The QOL domains raised by informants in both countries as impacted by epilepsy were: body-focussed; internal (both impaired cognition and psychological status); social (difficulties in making and retaining friends, and of finding a girl/boyfriend or spouse); and educational/employment (learning difficulties and school disruption; problems with job-seeking and keeping, work disruption and reduced income). With regard to the first of these, fears around the risk of death and seizure-related injury were common, but were also expressed about possible organ damage resulting from repeated seizures. The negative effects internally both for intellectual functioning and psychological status were raised frequently: PWE were described as having low intelligence; or experiencing a decline in their intellectual function over time following

the onset of seizures, sometimes attributed to medication side-effects. Negative changes in character were also often ascribed to the development of epilepsy. The impact of such intellectual and psychological decrements on school performance and disruption was an important theme. Among Chinese informants the question of whether PWE could or should continue in education was highlighted, with several PWE and parent informants reporting that they/their child had withdrawn voluntarily, been encouraged to quit or been actively barred from the education system because of them.

Another major negative impact raised was the likelihood of epilepsy leading to impaired employment prospects. The widely articulated view in both China and Vietnam was that the unpredictability of their seizures meant PWE represented a poor employment risk, that no employer would be willing or could afford to employ them, and that there were many jobs in which they could or should not be employed. Informants in both countries expressed the view that PWE needed to avoid potentially physically dangerous occupations and should be confined to doing simple, special or appropriate work only; that they should be restricted from work involving contact with the general public or media because of potential embarrassment should they experience seizures publicly; and that they should be prevented from doing any heavy physical or stimulating work and discouraged from work that is strenuous or too tiring, since this might trigger seizures. As has been noted elsewhere, PWE were represented as somehow unreliable and less competent employees because of their tendency to seizures. They were also seen as physically weaker and liable to seizures particularly if undertaking heavy physical work or brainwork, and so as unsuited to the demands of paid employment and family members in both countries commonly expressed the view that they therefore should not work outside the home. Thus, as in many other countries worldwide, the negative impacts of epilepsy for employment were attributable to a combination of what was largely regarded as justifiable discrimination, unjustified prejudice and familial concerns and over-protectiveness.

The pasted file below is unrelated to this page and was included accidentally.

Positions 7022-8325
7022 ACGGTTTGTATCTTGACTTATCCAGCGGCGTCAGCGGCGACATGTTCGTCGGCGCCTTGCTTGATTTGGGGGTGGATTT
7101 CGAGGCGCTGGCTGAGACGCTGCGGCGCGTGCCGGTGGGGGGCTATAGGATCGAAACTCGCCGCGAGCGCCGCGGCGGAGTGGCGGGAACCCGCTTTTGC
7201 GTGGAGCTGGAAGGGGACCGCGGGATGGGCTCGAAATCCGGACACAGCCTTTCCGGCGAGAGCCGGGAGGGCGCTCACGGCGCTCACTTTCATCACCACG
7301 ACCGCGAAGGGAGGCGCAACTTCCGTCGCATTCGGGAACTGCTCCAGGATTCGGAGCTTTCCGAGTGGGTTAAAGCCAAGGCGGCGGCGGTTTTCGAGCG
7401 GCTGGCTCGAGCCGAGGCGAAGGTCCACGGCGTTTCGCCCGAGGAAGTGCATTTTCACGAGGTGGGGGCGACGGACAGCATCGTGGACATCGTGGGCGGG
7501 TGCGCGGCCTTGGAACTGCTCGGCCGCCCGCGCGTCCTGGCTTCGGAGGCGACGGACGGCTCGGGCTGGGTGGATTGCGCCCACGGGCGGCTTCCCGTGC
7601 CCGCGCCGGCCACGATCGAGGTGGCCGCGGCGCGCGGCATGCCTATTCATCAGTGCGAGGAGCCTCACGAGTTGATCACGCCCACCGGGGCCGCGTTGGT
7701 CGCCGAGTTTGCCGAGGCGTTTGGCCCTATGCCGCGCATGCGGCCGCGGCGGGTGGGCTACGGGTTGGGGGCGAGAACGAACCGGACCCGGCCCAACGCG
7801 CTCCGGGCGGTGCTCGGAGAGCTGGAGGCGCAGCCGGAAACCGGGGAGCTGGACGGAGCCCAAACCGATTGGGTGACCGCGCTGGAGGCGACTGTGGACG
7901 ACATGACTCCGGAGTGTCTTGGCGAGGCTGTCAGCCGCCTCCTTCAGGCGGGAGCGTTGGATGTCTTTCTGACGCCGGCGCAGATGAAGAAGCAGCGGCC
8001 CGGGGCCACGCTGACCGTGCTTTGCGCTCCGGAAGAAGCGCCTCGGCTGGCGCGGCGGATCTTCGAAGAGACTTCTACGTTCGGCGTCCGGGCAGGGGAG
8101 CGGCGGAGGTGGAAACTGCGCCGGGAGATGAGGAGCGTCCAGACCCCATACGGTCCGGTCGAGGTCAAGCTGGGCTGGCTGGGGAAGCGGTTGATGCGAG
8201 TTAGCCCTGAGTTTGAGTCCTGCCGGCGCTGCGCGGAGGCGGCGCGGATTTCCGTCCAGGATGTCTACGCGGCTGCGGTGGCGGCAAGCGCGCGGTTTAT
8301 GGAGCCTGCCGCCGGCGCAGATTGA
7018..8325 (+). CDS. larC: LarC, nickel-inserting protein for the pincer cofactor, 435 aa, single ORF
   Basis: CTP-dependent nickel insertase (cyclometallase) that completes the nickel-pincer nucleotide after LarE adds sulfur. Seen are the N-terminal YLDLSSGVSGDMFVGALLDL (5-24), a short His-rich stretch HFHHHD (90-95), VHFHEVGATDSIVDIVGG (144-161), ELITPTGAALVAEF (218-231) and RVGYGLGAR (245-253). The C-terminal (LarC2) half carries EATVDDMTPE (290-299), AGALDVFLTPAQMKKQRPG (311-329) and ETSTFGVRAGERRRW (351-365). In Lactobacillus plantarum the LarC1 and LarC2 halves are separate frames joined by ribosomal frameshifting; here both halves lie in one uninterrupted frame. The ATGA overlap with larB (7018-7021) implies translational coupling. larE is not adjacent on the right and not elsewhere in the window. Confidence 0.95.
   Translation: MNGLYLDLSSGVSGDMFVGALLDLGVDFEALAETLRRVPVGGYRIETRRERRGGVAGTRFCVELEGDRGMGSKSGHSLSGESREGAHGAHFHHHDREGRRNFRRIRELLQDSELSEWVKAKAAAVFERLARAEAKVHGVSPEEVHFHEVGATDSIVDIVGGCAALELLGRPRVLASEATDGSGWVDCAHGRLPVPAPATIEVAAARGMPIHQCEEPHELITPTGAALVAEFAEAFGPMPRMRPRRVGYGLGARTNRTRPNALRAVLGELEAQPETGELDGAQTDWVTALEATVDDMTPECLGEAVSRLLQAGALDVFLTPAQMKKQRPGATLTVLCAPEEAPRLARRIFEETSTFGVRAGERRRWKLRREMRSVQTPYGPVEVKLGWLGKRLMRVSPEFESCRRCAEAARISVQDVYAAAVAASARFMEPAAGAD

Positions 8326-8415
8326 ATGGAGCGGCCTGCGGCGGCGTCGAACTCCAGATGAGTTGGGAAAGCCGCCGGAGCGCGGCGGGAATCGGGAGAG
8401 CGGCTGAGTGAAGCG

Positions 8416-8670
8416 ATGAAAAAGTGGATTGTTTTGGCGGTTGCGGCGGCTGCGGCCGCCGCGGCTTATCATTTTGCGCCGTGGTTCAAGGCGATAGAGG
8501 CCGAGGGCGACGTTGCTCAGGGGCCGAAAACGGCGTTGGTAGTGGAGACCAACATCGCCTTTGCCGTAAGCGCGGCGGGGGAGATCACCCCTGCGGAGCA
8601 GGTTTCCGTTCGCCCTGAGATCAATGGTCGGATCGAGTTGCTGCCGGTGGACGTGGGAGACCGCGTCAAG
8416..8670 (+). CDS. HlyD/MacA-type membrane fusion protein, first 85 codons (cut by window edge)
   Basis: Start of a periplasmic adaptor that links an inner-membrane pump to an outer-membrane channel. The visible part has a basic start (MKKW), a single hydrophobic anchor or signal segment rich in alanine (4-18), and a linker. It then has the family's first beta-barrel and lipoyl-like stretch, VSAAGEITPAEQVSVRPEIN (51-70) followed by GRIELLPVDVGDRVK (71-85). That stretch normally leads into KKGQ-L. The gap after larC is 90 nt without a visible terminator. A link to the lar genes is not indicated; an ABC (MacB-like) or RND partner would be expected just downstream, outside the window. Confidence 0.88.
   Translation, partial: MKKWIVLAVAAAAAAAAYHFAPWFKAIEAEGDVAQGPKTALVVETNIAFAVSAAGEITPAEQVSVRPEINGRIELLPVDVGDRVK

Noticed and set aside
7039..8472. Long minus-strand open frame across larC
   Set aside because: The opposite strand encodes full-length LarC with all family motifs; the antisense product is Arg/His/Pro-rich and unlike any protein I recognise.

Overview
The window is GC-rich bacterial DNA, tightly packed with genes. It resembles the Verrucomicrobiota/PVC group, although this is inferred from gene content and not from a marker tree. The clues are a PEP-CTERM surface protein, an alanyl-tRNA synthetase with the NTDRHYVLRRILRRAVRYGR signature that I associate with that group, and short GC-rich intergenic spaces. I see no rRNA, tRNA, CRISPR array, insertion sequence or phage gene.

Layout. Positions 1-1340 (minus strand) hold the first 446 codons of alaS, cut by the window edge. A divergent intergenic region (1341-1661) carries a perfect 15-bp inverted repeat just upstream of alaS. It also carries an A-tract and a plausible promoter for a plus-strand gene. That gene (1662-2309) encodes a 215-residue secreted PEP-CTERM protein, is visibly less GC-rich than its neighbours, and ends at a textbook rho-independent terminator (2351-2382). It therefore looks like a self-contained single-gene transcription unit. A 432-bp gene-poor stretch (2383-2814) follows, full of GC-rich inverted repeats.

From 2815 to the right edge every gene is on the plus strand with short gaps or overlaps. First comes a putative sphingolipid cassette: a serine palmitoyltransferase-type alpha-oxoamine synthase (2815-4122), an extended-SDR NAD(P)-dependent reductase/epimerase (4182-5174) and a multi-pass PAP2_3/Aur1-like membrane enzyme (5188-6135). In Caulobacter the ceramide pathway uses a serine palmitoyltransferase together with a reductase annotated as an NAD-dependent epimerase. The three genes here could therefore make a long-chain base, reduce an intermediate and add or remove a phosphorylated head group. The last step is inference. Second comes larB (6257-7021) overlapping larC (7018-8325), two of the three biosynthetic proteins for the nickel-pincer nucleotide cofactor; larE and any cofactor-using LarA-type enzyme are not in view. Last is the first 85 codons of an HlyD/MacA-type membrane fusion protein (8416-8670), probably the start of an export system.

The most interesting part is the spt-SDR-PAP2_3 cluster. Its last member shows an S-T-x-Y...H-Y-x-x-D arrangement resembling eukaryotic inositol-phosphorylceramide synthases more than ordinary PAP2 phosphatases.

Finally, in both countries epilepsy was seen as having a major impact on marriage prospects. A view common among Chinese informants was that while there were no technical restrictions on marriage, the lesser desirability of a partner with epilepsy was self-evident and prospective partners would inevitably be hesitant, since everyone wants a healthy partner. The logic of this argument was followed by widespread acceptance that a PWE would be well-advised to conceal their condition

from a prospective partner; and that even if able to marry without deception, such marriages were more likely to end in divorce because of the resultant burdens to the partner. It was also generally accepted that those who did marry without concealing their condition were likely to marry less well.

In both China and Vietnam, the lack of marriageability of PWE seemed to hang around two main issues, the one being the possibility that epilepsy was inheritable and so could be passed on to any offspring, the other the perceived inability of PWE to carry out everyday living tasks and contribute adequately to the family economy. With regard to this latter, a wide range of everyday living activities central to fulfilling the marital role were perceived as threatened by the possibility of seizures, including driving a car or riding a bike, working on or near water, including working in the paddy fields, cooking food and childcare. With regard to the former, as noted earlier, the issue of the inheritability of epilepsy and the process of transmission was much debated and had a clear influence on the perceived ability of a PWE to produce a healthy child. There was widespread endorsement of the comment that there is a lot of public pressure on people with epilepsy because people say it is hereditary and will pass from generation to generation and never stop.

Additional to these personal impacts, epilepsy was seen as also having a major impact on the lives of other family members, in the sense that they were called upon to act as carers and so unable to pursue other life opportunities; and suffered the physical, psychological and financial burdens of caring, the latter divided into the enormous cost of providing regular and long-term antiepileptic treatment; and the loss of income because of disruptions to their own employment status.